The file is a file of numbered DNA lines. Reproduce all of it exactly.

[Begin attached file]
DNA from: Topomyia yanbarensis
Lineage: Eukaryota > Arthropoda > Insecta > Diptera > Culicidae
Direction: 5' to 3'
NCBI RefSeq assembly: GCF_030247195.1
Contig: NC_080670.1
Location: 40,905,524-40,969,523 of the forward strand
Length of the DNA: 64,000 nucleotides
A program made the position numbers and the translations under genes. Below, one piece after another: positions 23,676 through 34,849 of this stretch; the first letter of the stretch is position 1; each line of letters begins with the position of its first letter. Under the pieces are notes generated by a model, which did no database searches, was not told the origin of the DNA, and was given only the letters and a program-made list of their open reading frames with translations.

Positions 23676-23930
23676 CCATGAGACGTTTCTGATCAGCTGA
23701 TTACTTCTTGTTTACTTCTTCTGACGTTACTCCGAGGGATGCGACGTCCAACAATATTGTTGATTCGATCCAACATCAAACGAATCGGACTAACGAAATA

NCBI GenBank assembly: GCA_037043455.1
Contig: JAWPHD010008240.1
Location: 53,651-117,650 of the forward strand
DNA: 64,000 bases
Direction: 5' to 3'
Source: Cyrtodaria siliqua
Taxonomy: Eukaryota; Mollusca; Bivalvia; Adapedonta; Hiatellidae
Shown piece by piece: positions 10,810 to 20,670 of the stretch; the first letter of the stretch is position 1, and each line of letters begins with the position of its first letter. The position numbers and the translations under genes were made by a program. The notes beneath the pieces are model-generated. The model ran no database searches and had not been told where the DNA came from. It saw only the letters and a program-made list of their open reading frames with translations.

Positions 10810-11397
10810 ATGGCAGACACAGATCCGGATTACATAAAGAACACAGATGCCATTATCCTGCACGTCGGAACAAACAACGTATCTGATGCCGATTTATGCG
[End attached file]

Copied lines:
DNA from: Topomyia yanbarensis
Lineage: Eukaryota > Arthropoda > Insecta > Diptera > Culicidae
Direction: 5' to 3'
NCBI RefSeq assembly: GCF_030247195.1
Contig: NC_080670.1
Location: 40,905,524-40,969,523 of the forward strand
Length of the DNA: 64,000 nucleotides
A program made the position numbers and the translations under genes. Below, one piece after another: positions 23,676 through 34,849 of this stretch; the first letter of the stretch is position 1; each line of letters begins with the position of its first letter. Under the pieces are notes generated by a model, which did no database searches, was not told the origin of the DNA, and was given only the letters and a program-made list of their open reading frames with translations.

Positions 23676-23930
23676 CCATGAGACGTTTCTGATCAGCTGA
23701 TTACTTCTTGTTTACTTCTTCTGACGTTACTCCGAGGGATGCGACGTCCAACAATATTGTTGATTCGATCCAACATCAAACGAATCGGACTAACGAAATA

NCBI GenBank assembly: GCA_037043455.1
Contig: JAWPHD010008240.1
Location: 53,651-117,650 of the forward strand
DNA: 64,000 bases
Direction: 5' to 3'
Source: Cyrtodaria siliqua
Taxonomy: Eukaryota; Mollusca; Bivalvia; Adapedonta; Hiatellidae
Shown piece by piece: positions 10,810 to 20,670 of the stretch; the first letter of the stretch is position 1, and each line of letters begins with the position of its first letter. The position numbers and the translations under genes were made by a program. The notes beneath the pieces are model-generated. The model ran no database searches and had not been told where the DNA came from. It saw only the letters and a program-made list of their open reading frames with translations.

Positions 10810-11397
10810 ATGGCAGACACAGATCCGGATTACATAAAGAACACAGATGCCATTATCCTGCACGTCGGAACAAACAACGTATCTGATGCCGATTTATGCG